Compared to the events reported in other cities, the Chicago May Day march was reported as altogether a peaceful march. That said, this is the image that most newspaper readers and TV viewers in the Chicago area had of the march.
What you see in the picture are the leading ranks of Chicago Spring’s unpermitted march from its Bank of America action in the Loop to Union Square Park. Approximately 150-200 marchers, mostly attired in black and with black flags marched into Union Square in formation shortly before the permitted march was to begin. As far a most Chicago news viewers and readers were concerned, this was the nature of the entire march, primarily because a portion of these black-attired folks raced ahead during the march in order to be captured in pictures at the head of the march. And the media, as so often jumped to the conclusion that the entire action was intended to provoke. This was the infamous and scary “black bloc” anarchists seeking to provoke the equally infamous Chicago Police Department.
Events did not unfold according to script, no doubt because the CPD had good intelligence about what was planned but also because a goodly number of the marchers were not hard-core anarchists whose first response is some sort of limited aggression ranging to attacks on property. They were folks who adopted the appearance of the feared in order to make a statement about appearances that hopefully the CPD and other law enforcement agencies will learn before the NATO Summit. Risks do not exclusively come from people in black hoodies and leather, and sometimes there is no risk from folks in black hoodies and leather.
So what did happen? What exactly were the most egregious actions of the the day. Aside from the folks who rushed to get their masked and hooded faces in the newspaper, there were a couple dozen folks that carried on a running violation of police lines of control along the march. And there were a few folks of unknown political philosophy who set off bottle rockets and firecrackers in order to taunt the police and scare (most folks knew exactly what they were) the participants in the permitted march.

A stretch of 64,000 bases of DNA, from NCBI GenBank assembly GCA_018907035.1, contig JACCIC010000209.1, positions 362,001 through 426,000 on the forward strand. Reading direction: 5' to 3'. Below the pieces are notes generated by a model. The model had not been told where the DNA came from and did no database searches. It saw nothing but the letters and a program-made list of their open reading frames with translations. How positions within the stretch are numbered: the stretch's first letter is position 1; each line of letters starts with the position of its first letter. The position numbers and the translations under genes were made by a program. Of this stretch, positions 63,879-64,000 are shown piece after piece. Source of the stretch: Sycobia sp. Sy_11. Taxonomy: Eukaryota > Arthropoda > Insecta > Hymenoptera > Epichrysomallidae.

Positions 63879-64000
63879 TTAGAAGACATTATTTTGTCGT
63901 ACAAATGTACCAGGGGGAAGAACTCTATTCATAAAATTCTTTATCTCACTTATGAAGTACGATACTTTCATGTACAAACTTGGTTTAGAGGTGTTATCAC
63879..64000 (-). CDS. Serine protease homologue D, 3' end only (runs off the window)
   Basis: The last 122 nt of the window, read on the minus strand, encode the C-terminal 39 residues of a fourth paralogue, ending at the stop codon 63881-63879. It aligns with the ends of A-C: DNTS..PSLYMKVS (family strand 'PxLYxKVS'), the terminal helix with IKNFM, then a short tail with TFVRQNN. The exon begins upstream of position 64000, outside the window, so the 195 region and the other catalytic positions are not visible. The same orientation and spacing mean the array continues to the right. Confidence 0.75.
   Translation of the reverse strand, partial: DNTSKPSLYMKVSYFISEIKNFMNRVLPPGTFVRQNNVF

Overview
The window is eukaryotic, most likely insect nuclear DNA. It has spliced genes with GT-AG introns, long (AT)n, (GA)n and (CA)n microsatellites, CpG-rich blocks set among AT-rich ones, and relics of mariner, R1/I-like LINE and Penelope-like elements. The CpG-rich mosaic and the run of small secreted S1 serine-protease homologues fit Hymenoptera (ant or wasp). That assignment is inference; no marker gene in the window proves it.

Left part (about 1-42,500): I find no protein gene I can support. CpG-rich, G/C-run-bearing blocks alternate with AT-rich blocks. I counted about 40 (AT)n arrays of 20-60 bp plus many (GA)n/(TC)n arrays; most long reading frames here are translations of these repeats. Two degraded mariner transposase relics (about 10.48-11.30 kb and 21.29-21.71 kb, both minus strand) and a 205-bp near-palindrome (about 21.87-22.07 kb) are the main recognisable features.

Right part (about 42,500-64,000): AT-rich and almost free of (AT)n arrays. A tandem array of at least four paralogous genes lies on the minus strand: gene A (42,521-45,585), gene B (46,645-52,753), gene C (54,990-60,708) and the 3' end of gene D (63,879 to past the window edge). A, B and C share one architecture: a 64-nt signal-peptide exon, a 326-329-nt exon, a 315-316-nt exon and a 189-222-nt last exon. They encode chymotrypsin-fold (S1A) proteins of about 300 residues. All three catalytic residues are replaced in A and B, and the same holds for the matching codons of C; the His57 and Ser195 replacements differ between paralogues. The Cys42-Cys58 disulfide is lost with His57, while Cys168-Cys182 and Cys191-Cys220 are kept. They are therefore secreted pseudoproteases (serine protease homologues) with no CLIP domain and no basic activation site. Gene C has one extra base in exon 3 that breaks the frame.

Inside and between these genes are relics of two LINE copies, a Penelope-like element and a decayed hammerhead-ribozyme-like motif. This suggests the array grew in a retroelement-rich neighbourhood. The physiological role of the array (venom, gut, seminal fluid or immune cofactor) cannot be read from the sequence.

But most importantly, the action that caused the most commotion was the march from the downtown banks. Protesters forced closure of the banks by a few black-attired people walking into the bank together and announcing, “We want to open an account”. (The bank manager and security closed and locked the doors, effectively putting the bank on strike for a while.) That was anticipated by the CPD. What threw them off balance was a gathering of approximately 150 marchers (the contingent that showed up at Union Square) who took the streets from the Loop to Union Square. Chanting “Whose streets? Our streets!”, the marchers responded to CPD attempts to cut them off or force them to the sidewalks.
The actions that caused the most concern for the organizers of the permitted march was the “Black Bloc” theater diverting attention from the real issues of workers and Hispanics who provided the numbers for the march. And the juvenile setting off fireworks, especially when the origin of the incident might be read by police as coming from one of the Hispanic marchers–the consequence of which mistaken identity might include incarceration and deportation.
But most of all the organizers were concerned by the violation of the Chicago Principles for Chicago Spring, which call for separation in time and space when a diversity of tactics are being used. And that lack of respect for principles that required a long time to reach consensus worries folks about what is likely to happen when there is the Secret Service and not just the CPD exercising operational control over coordinated security that includes security teams from fifty countries.
There is the feeling that if respect for the Chicago Principles is restored, it is possible to push the envelope of the issues related to public space and the ability to petition the government for a redress of grievances and the need for an end to NATO, the military industrial complex, and the occupation of Europe without people getting arrested for actions that they were not given the respect of informed consent.
The relative peace of the Chicago May Day march was the result of so degree of restraint both on the part of the CPD and on the part of the more aggressive of the protesters.
And it showed the fallacy of trying to profile one’s potential actions by the way they dress.